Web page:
# Brachistochrone curve

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The solution to the brachistochrone problem is not a straight line or some combination thereof but a cycloid.

In mathematics and physics, a brachistochrone curve (from Ancient Greek βράχιστος χρόνος (brákhistos khrónos), meaning 'shortest time'),[1] or curve of fastest descent, is the one lying on plane between a point A and a lower point B, where B is not directly below A, on which a bead slides frictionlessly under the influence of a uniform gravitational field to a given end point in the shortest time. The problem was posed by Johann Bernoulli in 1696.

The brachistochrone curve is the same shape as the tautochrone curve; both are cycloids. However, the portion of the cycloid used for each of the two varies. More specifically, the brachistochrone can use up to a complete rotation of the cycloid (at the limit when A and B are at the same level), but always starts at a cusp. In contrast, the tautochrone problem can only use up to the first half rotation, and always ends at the horizontal.[2] The problem can be solved using tools from the calculus of variations and optimal control.[3]

The curve is independent of both the mass of the test body and the local strength of gravity. Only a parameter is chosen so that the curve fits the starting point A and the ending point B.[4] If the body is given an initial velocity at A, or if friction is taken into account, then the curve that minimizes time will differ from the tautochrone curve.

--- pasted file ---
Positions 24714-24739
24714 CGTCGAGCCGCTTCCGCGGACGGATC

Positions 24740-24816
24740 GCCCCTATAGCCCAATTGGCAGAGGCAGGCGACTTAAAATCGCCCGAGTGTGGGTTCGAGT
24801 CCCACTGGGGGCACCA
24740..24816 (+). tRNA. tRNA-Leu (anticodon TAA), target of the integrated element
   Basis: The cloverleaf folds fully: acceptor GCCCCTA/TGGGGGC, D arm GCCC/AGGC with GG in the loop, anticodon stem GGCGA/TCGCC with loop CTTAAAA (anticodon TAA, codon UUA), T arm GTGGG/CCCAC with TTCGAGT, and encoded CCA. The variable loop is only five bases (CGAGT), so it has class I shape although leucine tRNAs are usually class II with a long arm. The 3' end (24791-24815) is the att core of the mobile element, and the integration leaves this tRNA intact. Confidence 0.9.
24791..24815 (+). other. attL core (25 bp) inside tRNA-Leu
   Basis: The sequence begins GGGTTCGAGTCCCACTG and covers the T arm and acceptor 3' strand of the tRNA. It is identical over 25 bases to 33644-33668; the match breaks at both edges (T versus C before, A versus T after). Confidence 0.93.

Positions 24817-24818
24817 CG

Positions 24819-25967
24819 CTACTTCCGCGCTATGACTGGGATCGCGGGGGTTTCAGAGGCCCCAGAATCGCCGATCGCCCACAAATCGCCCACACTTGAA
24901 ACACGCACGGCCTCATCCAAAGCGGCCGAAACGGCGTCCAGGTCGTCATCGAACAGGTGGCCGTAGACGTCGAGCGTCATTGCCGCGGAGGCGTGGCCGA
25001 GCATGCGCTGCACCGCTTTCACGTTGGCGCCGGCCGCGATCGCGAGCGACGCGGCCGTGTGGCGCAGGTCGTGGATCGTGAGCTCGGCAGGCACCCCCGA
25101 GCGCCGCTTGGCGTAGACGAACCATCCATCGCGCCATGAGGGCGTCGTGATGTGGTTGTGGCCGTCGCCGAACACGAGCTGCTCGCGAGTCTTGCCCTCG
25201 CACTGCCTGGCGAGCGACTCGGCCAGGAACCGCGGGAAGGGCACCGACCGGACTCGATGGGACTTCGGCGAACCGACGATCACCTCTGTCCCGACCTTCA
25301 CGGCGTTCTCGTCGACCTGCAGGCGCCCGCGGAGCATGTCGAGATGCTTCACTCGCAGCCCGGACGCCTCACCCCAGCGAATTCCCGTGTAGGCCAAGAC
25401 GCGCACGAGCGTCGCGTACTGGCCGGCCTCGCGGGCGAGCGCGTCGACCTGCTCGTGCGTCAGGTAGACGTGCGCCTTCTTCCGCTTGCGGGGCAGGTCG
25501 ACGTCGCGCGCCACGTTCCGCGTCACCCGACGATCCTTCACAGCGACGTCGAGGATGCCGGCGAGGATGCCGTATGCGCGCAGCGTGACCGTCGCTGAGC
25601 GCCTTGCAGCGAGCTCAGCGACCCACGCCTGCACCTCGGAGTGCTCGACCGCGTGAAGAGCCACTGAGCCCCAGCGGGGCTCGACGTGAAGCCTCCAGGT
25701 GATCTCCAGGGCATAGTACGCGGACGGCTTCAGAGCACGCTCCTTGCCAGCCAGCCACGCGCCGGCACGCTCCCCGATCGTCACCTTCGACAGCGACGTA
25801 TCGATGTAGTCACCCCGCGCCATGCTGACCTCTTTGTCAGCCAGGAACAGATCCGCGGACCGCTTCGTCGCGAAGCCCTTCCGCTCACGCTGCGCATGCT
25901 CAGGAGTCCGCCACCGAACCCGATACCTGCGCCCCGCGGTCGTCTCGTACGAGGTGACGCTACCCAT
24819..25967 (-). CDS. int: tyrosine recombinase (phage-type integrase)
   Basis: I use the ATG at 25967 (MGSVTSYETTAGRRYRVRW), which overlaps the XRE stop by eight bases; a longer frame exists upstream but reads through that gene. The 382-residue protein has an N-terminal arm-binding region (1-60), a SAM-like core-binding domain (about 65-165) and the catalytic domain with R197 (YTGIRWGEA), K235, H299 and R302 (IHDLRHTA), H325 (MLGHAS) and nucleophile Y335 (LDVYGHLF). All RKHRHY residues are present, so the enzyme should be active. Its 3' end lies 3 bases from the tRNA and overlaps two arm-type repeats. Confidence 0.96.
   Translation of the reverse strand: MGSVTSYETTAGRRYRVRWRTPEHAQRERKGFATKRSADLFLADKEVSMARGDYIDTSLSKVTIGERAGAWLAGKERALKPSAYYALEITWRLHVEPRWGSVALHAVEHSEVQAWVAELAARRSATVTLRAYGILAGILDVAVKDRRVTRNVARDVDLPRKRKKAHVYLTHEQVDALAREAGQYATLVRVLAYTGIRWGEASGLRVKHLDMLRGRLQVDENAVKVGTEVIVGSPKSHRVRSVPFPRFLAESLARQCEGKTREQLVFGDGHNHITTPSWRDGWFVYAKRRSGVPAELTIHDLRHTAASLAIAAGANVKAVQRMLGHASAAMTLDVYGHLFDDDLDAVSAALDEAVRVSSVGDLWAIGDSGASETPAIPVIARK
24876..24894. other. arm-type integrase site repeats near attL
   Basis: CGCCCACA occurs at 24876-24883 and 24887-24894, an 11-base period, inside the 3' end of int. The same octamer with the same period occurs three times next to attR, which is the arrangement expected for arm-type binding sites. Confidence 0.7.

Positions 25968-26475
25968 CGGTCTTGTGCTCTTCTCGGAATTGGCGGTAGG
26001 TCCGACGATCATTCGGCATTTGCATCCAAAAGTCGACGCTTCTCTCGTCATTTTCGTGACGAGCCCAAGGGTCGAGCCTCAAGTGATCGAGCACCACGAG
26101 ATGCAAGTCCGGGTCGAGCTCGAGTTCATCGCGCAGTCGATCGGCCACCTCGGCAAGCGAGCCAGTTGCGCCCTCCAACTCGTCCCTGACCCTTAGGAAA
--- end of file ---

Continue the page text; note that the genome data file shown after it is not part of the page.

## History

Johann Bernoulli posed the problem of the brachistochrone to the readers of Acta Eruditorum in June, 1696.[5][6] He said:

I, Johann Bernoulli, address the most brilliant mathematicians in the world. Nothing is more attractive to intelligent people than an honest, challenging problem, whose possible solution will bestow fame and remain as a lasting monument. Following the example set by Pascal, Fermat, etc., I hope to gain the gratitude of the whole scientific community by placing before the finest mathematicians of our time a problem which will test their methods and the strength of their intellect. If someone communicates to me the solution of the proposed problem, I shall publicly declare him worthy of praise